Hoping to build your own home? A self-build mortgage could be perfect for your project! Self builds mortgages provide a path to financing a home build project that a traditional mortgage just couldn't accommodate.
Self-build mortgages are on the rise, this year a recent study by The Saffron Building Society reported a 144% increase in its self-build completions compared to the same period in 2019.
Lots of people just like me and you are dreaming of building their own home but aren't sure how to finance it. Could a self-build mortgage be right for you? Let's dive in.
What is a Self Build Mortgage?
'A self-build mortgage is a mortgage that is taken out against a property that you are building yourself.'
Because there isn't a property (yet), there is no security for the bank to lend against. This means when receiving your mortgage loan, self-build mortgages have to be different from a standard mortgage.
Rather than receiving a large lump loan sum as you would be for a standard mortgage, you will receive the money over a period of different stages as the build is completed.
This reduces the risk for the lender because they can check that the build is progressing as planned and you’re spending the money correctly.
What types of self-build mortgages are available?
There are two types of self-build mortgages:
- Arrears: This is the more common type. Payments are handed out after each stage of the build is completed. This type of mortgage is better for people who have a lot savings on hand to help pay for the project
- Advance: Payments are released at the beginning of each stage, making money available when the bills for labour and materials are due.. This type of mortgage helps with cashflow and is better for people who have less money on hand to fund their project
Note: Interest rates on self-build mortgages are normally higher than on standard mortgages.
What are the advantages of self-build mortgages?
- Self-builders often find that the value of the finished property is significantly higher than the cost of the land, the materials and the labour put together
- You could avoid stamp duty – as you’re buying land with nothing there. Stamp duty applies to properties over £125,000 in value so you may end up not paying for it
- Chance to build your dream home – or at least have things you know you want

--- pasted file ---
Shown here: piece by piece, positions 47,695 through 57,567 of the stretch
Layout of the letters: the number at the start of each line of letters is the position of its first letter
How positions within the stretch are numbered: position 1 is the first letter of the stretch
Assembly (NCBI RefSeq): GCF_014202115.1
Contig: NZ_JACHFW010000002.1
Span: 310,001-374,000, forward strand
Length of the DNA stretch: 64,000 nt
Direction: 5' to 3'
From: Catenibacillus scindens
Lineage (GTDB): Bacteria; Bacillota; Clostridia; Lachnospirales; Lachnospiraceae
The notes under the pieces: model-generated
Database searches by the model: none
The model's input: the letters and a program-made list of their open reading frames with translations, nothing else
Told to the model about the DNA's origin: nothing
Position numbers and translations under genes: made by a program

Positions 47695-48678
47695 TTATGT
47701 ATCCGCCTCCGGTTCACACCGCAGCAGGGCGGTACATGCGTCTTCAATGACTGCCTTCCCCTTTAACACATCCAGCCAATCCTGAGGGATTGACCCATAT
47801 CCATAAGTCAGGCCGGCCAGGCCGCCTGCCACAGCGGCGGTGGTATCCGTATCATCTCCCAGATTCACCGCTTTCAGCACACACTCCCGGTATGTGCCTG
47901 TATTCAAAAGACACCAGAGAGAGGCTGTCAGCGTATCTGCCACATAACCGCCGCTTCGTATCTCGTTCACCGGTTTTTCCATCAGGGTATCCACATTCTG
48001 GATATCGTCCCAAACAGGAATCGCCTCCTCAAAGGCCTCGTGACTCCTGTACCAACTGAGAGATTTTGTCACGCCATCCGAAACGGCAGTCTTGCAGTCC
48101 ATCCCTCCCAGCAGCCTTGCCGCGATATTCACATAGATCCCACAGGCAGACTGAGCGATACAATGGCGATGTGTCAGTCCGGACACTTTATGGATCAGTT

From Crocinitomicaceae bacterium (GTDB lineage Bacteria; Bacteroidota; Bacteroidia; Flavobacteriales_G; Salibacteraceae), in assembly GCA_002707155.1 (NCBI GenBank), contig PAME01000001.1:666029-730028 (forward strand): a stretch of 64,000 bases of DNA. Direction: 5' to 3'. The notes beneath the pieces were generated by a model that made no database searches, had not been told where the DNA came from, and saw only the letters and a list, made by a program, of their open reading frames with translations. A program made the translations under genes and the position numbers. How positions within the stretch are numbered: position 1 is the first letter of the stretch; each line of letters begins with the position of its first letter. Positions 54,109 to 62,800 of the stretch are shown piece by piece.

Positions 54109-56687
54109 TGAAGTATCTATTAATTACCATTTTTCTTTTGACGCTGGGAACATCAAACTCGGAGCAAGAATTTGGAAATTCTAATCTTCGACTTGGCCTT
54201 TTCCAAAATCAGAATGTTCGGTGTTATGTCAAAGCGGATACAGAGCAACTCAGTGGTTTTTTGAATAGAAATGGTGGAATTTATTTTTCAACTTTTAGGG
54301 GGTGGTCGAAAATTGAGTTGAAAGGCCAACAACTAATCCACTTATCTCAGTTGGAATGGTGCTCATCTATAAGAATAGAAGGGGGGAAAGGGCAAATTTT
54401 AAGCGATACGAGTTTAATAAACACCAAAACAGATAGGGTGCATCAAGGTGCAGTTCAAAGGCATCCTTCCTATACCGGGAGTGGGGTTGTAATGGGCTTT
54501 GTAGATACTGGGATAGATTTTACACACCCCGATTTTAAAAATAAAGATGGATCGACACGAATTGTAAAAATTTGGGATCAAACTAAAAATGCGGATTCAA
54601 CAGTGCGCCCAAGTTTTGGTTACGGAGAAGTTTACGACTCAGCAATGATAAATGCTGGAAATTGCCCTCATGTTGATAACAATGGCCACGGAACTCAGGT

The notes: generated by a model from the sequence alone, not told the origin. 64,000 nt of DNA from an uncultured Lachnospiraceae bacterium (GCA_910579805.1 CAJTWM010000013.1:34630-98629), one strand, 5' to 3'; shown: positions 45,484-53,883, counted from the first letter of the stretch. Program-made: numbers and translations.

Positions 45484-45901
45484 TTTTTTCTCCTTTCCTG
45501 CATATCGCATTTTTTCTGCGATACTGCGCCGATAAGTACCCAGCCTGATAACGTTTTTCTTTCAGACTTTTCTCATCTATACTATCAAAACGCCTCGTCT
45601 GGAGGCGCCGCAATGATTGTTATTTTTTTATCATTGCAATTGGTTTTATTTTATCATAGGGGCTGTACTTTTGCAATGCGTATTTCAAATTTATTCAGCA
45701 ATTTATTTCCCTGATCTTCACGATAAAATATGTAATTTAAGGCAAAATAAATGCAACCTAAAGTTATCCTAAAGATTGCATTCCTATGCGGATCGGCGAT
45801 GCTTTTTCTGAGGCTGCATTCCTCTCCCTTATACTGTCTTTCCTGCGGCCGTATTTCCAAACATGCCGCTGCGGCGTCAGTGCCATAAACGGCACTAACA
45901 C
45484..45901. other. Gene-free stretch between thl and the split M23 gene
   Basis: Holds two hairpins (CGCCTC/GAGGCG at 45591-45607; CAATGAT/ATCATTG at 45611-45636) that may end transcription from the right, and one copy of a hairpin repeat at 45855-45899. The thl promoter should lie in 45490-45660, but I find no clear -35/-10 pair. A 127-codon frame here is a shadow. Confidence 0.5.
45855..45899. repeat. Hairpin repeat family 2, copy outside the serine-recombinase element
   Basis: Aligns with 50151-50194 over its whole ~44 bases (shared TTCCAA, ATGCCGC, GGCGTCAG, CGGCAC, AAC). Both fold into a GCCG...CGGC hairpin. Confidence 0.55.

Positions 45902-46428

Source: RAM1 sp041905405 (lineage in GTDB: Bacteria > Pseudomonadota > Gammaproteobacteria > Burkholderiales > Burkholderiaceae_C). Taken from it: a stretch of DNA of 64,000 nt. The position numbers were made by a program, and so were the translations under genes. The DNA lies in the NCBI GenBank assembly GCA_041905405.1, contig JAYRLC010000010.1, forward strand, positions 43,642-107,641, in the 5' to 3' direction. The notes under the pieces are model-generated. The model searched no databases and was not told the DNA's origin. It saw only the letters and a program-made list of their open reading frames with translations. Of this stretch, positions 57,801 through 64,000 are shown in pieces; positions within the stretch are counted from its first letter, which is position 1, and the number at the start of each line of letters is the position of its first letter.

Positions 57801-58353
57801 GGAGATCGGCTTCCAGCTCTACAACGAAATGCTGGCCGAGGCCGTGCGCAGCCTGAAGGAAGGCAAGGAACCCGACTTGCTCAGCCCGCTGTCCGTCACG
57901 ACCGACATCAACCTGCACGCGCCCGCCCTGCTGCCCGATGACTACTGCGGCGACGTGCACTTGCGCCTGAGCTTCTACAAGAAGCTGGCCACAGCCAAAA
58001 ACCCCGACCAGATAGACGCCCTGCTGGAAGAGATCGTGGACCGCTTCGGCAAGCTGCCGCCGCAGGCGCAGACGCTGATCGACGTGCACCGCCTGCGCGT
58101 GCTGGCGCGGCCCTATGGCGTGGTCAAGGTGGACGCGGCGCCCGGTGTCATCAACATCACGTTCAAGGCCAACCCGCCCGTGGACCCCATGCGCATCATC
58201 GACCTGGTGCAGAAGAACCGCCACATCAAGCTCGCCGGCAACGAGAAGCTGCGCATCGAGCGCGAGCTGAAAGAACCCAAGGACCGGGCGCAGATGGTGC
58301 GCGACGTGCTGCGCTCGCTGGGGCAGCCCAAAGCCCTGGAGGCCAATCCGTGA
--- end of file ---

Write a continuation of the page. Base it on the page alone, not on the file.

How do Self Build Mortgages work?
For a self build mortgage application you will need to provide plans and a breakdown of your build costs, including your plot cost. There will be more paperwork for a self-build mortgage compared to a traditional mortgage.
Supporting documentation that your lender may request includes the following:
- Planning permission
- The construction drawings and specifications
- Your Building Regulations approval
- Proof of site insurance and structural warranty
- Information on your architect’s professional indemnity cover
- You will also have to provide a projection of the costs involved, while most lenders will also want to see that planning permission has been granted.
You will need to put down a deposit of at least 25% of the total project value, though you may be asked to stump up as much as 50%.
Self Build Mortgage Fund Releases
Self build mortgage funds are typically released at these key stages of a project:
- Land (with the minimum of outline planning permission)
- Wallplate/eaves height (just before the roof trusses go on)
- Wind and watertight roof tiled
- First fix
- Second fix
- Certified completion
Who can Apply for a Self-Build Mortgage?
Anyone can apply for a self-build mortgage if you are a first-time buyer or a first-time builder.
You will need to qualify that will also help you with your application:
- You must have a deposit between 25 - 50%
- A good credit history
- Proof of a reliable income will also be crucial if a self-build mortgage is something that is of interest to you
- Each lender’s criteria are different, but you do need to ensure they are aware of your build type and of any payment terms and conditions from your supplier
Want to discuss your self build mortgage with an FCA approved mortgage broker? Get started here.